How to do Pilates like the stars

How to do Pilates like the stars: Margot Robbie’s personal trainer roped in the whole Barbie cast, and Rita Ora, Meghan Markle and Harry Styles are all fans 


Yes, we know, pilates has been around for ages: 100 years, in fact. Joseph Pilates, a German circus performer and boxer, opened his first studio in New York in the 1920s with his wife Clara. He’d created the core-based, low-impact workout while interned in England during the First World War. The strength-building regime was long seen as a dependable but low-key proposition – maturer types doing leg raises in draughty village halls. Not any more. Pilates has had a sexy makeover. Now it’s incredibly glam, really hard, extremely Instagrammable – and very expensive.


Blame the A-listers swarming to the new breed of super-chic studios for the reformer machines. Moving beds with springs, pulleys, ropes and bars, they look like torture devices but hone the most sculpted abs and leanest limbs in the business. (Look up the new Kuwaiti outpost of West London studio Pilates in the Clouds, with its stunning skyscraper views and reformers rendered prettily in millennial pink.)



Svelte singer Rita Ora’s Instagram grid is littered with her elegant pilates poses, while the newly whittled Harry Styles uses a Pilates Wunda Chair to make him beautiful. Actors Lily Allen and Emma Corrin are fans of New York’s Flatiron Pilates, another spot with cityscape views – the ideal backdrop for social media boasts. Finally, Margot Robbie’s longtime personal trainer David Higgins roped the glittery cast of Barbie into group reformer classes up to four times a week during filming to hone their doll-like physiques. It worked – have you seen Ryan Gosling’s biceps recently?


Pilates 2.0 has also lured in civilians. Fitness industry training provider HFE says 70 per cent of exercisers now prefer pilates to yoga. Health club chain PureGym ranks it among the top trends of 2023, citing an increase of 84 per cent in Google searches.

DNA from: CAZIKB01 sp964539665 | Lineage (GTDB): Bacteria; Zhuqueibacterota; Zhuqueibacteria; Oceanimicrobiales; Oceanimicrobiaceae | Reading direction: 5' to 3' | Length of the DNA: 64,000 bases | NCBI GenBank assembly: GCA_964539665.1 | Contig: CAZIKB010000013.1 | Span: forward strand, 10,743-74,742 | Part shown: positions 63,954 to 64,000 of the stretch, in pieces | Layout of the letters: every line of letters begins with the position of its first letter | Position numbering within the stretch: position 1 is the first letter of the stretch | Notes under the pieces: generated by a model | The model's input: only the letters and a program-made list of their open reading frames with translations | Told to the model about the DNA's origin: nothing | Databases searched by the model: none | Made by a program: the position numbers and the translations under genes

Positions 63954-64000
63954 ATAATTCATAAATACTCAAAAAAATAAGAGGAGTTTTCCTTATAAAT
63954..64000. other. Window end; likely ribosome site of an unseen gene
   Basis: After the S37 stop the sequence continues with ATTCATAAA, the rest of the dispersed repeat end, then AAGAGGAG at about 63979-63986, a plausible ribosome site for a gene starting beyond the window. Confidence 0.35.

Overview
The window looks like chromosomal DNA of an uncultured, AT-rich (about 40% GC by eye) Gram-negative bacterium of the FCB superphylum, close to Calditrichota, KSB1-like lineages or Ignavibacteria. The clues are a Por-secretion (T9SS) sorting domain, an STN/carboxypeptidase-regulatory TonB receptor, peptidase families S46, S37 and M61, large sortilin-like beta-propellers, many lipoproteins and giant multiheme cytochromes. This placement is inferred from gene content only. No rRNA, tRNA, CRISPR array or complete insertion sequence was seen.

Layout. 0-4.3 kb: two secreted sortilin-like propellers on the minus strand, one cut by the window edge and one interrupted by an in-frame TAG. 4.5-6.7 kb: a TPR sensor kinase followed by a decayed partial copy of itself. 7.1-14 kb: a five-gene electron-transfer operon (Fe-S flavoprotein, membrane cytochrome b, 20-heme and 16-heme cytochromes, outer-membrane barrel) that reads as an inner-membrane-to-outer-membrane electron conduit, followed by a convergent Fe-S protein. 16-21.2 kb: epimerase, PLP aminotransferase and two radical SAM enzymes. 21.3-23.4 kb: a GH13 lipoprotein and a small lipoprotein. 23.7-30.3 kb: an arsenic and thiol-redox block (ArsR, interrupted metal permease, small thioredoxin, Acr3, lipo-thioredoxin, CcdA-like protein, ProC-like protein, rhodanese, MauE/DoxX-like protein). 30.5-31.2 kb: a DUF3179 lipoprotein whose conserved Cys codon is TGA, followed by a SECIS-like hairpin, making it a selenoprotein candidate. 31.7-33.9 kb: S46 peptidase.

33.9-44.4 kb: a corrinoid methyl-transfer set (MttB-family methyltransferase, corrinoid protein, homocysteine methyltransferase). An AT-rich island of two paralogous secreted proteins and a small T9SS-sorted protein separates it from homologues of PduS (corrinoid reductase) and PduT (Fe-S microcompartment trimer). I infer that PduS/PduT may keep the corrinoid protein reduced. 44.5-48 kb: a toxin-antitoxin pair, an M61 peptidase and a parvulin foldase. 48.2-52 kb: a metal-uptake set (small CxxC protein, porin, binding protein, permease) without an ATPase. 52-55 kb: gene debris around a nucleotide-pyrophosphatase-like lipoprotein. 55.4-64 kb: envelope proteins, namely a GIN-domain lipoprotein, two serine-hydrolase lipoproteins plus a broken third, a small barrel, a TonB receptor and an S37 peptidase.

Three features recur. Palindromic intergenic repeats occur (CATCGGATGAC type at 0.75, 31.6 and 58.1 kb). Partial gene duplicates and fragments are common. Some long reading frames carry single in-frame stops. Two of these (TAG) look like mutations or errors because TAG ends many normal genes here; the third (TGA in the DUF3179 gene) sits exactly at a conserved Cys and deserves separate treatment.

Bottom line

 Brace yourself (and your core muscles). Styles’s special chair costs £2,000, while if you want to buy a reformer machine for at-home workouts, they cost between £2,000 and £5,000, although Argos has a basic number for £700. An online private class with Amy Nelms, Allen and Corrin’s NY-based teacher, will set you back $500 (£390), while a group session at Pilates in the Clouds in Notting Hill costs £175 – if you can get to the top of the long waiting list. Obviously, those are high-end – you can find normal reformer classes priced between £20 and £35 per session.

Svelte singer Rita Ora’s Instagram grid is littered with her elegant pilates poses, while the newly whittled Harry Styles uses a Pilates Wunda Chair to make him beautiful. PICTURED: HARRY STYLES IN ACTION 


Don’t fancy sweating on a rack next to Rita Ora? Try one of the other new iterations instead. Wall pilates is huge news on TikTok (6.9 million views and counting) and all you need is a mat and – yep, good guess – a wall, which serves to add resistance. A plank with your feet placed on the wall, for example, works your abs harder than a standard plank. There are loads of free workouts on TikTok and YouTube.


For serious sculpting, you need Strong Pilates, an Aussie variation that’s hit the UK and promises to burn up to 800 calories per session. The studio-based class is a cross between rowing and pilates on a Rowformer (see what they’ve done there). It has reached London, but more venues are to follow later this year in the Midlands and Belfast.


I see your Rowformer and raise you a Megaformer – the machine used for new class Lagree, a Hollywood import (the Duchess of Sussex and Jennifer Aniston are fans) that’s just launched in London’s Chelsea, at MAD Lagree Studio. It’s not technically pilates but there are similarities – it’s a circuit class on a reformer-type machine. Next gen pilates? It’s time to lean in to the leanness.

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